Czech papers protest press curbs as Obama arrives

5th April 2009, Comments 0 comments

The law, which took effect April 1 after being approved by lawmakers, prohibits the publication of information stored in police phone recordings and bans media from naming the victims of crimes.

Prague -- Czech dailies on Saturday published an open letter to US President Barack Obama and European Union leaders, protesting a recently introduced law they say restricts press freedoms.

"Welcome to a country that has introduced unprecedented punishments... for the publication of true information," the dailies wrote on the day Obama will arrive in Prague to meet 27 EU leaders at Sunday's summit.

The law, which took effect April 1 after being approved by lawmakers, prohibits the publication of information stored in police phone recordings and bans media from naming the victims of crimes.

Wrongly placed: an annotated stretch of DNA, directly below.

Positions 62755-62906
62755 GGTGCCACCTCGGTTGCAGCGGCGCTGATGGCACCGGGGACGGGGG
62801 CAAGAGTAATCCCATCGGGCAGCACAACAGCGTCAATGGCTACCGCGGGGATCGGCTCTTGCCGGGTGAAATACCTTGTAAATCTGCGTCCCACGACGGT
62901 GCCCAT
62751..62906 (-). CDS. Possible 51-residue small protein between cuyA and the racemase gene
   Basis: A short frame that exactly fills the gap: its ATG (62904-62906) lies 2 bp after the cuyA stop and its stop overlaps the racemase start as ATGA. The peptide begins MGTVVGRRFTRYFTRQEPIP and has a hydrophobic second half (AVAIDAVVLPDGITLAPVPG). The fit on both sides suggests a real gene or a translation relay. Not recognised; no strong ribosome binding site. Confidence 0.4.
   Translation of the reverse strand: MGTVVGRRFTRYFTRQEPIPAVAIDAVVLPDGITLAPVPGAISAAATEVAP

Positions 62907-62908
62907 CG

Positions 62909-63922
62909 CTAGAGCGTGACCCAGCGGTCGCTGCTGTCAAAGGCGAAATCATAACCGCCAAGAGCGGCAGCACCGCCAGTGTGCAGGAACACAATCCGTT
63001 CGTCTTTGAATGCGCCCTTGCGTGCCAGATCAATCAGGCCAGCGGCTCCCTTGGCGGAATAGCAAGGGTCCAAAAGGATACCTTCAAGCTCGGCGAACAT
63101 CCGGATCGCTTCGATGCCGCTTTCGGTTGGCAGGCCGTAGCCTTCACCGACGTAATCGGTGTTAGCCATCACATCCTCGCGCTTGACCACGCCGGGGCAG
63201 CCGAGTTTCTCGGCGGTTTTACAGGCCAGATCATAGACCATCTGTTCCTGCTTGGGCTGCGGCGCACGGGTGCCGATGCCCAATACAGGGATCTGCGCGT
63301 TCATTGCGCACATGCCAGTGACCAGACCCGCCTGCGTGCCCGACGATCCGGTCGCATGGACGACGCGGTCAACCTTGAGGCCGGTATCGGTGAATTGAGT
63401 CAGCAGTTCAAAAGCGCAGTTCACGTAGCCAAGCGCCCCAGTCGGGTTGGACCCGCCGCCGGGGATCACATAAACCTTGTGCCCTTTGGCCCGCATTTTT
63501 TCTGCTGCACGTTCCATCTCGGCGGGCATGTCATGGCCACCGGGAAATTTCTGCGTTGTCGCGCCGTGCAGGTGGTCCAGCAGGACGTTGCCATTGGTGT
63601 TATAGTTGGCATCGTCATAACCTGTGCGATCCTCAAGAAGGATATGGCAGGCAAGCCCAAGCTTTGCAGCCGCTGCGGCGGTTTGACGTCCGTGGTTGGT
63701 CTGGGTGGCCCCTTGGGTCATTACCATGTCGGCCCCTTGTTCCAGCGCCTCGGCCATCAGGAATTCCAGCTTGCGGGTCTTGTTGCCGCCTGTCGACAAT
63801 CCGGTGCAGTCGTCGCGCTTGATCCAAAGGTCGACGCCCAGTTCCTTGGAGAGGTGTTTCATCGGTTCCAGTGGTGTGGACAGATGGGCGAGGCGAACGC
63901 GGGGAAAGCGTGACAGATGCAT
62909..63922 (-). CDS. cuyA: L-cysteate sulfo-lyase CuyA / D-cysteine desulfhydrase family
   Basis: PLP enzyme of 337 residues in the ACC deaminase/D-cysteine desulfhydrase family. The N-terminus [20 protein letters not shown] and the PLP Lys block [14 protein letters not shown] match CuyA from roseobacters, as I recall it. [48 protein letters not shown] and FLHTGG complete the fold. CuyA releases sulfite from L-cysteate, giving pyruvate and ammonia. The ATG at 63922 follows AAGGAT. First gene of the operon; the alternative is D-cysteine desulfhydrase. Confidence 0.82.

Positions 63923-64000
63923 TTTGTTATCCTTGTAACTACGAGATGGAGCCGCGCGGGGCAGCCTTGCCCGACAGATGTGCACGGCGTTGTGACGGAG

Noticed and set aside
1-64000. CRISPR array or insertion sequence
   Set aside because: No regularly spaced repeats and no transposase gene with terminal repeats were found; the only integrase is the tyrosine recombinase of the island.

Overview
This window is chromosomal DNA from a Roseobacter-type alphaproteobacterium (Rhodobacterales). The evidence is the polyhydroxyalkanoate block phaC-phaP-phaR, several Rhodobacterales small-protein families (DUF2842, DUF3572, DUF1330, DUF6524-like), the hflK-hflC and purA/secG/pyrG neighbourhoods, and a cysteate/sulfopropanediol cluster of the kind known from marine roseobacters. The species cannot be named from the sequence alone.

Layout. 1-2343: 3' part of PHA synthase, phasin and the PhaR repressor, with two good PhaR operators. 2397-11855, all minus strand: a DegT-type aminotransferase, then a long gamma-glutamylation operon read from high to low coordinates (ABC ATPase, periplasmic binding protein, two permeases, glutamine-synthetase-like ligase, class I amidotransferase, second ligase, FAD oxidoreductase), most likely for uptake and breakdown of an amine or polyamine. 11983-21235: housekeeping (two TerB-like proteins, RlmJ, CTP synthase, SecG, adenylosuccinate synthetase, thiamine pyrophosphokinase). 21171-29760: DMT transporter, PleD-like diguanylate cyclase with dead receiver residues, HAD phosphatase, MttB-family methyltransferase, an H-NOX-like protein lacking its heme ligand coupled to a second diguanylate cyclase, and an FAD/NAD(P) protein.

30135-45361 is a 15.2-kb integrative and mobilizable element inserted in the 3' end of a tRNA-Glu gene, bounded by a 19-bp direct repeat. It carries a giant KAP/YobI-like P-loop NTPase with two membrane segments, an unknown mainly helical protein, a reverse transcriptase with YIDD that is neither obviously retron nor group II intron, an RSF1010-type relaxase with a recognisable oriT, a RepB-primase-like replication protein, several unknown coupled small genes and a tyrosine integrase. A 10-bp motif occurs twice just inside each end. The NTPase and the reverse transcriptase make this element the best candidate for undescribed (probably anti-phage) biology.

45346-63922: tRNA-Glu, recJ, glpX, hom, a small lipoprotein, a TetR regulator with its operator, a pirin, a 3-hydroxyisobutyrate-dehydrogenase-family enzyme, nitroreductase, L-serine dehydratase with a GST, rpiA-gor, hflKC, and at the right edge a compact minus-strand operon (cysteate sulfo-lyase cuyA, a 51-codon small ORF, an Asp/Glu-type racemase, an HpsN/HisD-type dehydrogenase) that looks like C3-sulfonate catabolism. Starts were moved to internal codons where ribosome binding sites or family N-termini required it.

Sentences for breaking the legislation dubbed "muzzle law" run to five years behind bars and fines of up to five million koruna (175,000 euros or 225,000 dollars).

"It is sad that such a strong restriction of the freedom of speech and right to information took effect in a year when central Europe celebrates 20 years of its return to democracy," the letter reads.

"We want to highlight this fact and trigger a discussion on the necessity of freedom of speech, whose importance exceeds national borders and which is one of the core values of the western civilisation," the dailies said.

Publishers and editors have sought exemptions from the law, citing a 2004 football match-fixing scandal which resulted in prosecutions after newspapers obtained proof using police telephone recordings that referees had been bribed.

"We think the restriction... is so serious that it should not be taken lightly the way it has been taken by Czech politicians," editor-in-chief of the DNES daily, Robert Casensky, wrote on Saturday.

AFP/Expatica

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